appeared in the catalogues (e.g. whether the author’s name
given, whether the title listed more than once) and if the library
held multiple copies of a novel. Many libraries issued main catalogues,
and then supplemented these over time with addenda. Addenda and
appendices normally have been treated as separate entities from
the main catalogues, as they can be considered freestanding catalogues.
Where a title appears in both a library’s main catalogue and
an addenda, both catalogues are given in the record.
At the end of each record, a summary details the
number of libraries (not catalogues) that held a given novel. It
should be noted that the annual cut-off point for each library used
in calculating the summaries is to some extent a crude instrument,
and in particular that catalogues published early in a calendar
year will necessarily exclude titles published later in the same
year. Furthermore, especially in the case of larger catalogues,
the possibility also remains that a title is listed elsewhere other
than in the main ‘Novels and Romances’ section surveyed,
and so has been overlooked. As a result the number given for the
take-up of individual titles by libraries may in a few instances
slightly underestimate the actual situation.
The following abbreviations are used in this section:
|The author is named in the catalogue entry.
|Denotes where a title is listed twice in the catalogue. This
does not necessarily indicate that two copies of the novel were
held by the library. Where the catalogue specifically states
that multiple copies are held, this is noted in the record.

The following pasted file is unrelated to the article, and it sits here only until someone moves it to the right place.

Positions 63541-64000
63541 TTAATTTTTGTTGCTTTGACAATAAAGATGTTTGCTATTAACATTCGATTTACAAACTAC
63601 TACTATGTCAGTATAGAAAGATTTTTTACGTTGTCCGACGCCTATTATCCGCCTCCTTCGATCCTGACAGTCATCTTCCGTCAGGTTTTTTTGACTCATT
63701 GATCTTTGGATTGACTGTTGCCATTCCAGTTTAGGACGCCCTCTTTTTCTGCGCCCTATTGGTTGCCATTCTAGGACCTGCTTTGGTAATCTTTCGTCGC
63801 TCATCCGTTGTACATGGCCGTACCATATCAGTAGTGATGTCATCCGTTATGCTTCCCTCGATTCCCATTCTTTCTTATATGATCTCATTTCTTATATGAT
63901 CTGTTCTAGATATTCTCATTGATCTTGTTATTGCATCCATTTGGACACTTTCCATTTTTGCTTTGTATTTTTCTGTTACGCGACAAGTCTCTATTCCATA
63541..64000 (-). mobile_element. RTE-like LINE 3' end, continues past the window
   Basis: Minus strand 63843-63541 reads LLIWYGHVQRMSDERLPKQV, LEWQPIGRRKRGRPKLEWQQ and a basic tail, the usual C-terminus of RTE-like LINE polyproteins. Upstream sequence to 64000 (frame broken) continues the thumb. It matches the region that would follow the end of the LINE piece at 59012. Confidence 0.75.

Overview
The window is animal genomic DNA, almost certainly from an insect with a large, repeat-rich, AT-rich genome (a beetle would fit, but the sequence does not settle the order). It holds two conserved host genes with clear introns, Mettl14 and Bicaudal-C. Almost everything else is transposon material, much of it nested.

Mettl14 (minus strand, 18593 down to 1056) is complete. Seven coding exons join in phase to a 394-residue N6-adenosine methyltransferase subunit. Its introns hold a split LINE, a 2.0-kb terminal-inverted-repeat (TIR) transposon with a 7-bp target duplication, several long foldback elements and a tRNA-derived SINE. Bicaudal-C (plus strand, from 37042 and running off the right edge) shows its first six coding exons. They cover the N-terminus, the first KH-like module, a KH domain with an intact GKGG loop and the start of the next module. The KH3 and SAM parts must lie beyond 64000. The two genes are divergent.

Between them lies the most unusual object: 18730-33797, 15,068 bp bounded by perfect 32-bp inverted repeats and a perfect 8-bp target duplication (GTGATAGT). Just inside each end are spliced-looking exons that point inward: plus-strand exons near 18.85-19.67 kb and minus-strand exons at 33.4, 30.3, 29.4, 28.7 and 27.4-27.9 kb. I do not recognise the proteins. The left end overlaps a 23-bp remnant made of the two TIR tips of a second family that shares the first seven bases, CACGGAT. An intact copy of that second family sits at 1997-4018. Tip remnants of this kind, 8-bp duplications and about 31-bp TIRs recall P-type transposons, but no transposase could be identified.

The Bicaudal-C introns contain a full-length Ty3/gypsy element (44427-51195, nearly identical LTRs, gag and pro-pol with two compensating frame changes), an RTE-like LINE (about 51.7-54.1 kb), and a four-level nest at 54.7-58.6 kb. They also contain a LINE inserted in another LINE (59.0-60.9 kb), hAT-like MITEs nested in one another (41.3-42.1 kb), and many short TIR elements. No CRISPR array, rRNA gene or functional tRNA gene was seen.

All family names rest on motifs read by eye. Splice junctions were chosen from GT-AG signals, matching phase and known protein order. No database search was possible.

Listings of (au) [2x] indicates that the author’s name
is given in at least one entry, but not necessarily in both.
|The pseudonym under which a work was published is given in
the catalogue entry. In cases where the author’s name
has been identified, the pseudonym is given (e.g. ps: Bluemantle).
Where the pseudonym is the only name available for the author
of a particular work, only (ps) is given.
|Denotes where there is an uncertainty whether a pseudonym
is being used, or whether a real name.
|The translator of a work is named in the catalogue entry.
Listings of (tr) [2x] indicates that the work appears twice
in the catalogue, and that the translator’s name is given
in at least one entry.
|Title is listed with translator name, but there is uncertainty
about whether the title is an actual translation or an original
|Both author and translator are named in the same entry.
Brackets [ ]:
|Indicate further information provided by the catalogue entry.
In some cases, this indicates where a work has been listed both
under the original title, and under a subtitle or a later edition
or reissue. For example, Mary Charlton’s novel Homicide
(EN2 1805: 19) is listed in the Newman catalogue under both
the original title Homicide, and also under the title
of the 2nd edn, Rosaura di Viralva. Such variants have
been provided as possible indicators of multiple copies in the
library. Significant variations in title or author information
in catalogue entries are also given in square brackets.
© 2004 Project
Director: Professor Peter Garside;
Research Associates: Dr Jacqueline
Belanger, Dr Sharon Ragaz;
Dr Anthony Mandal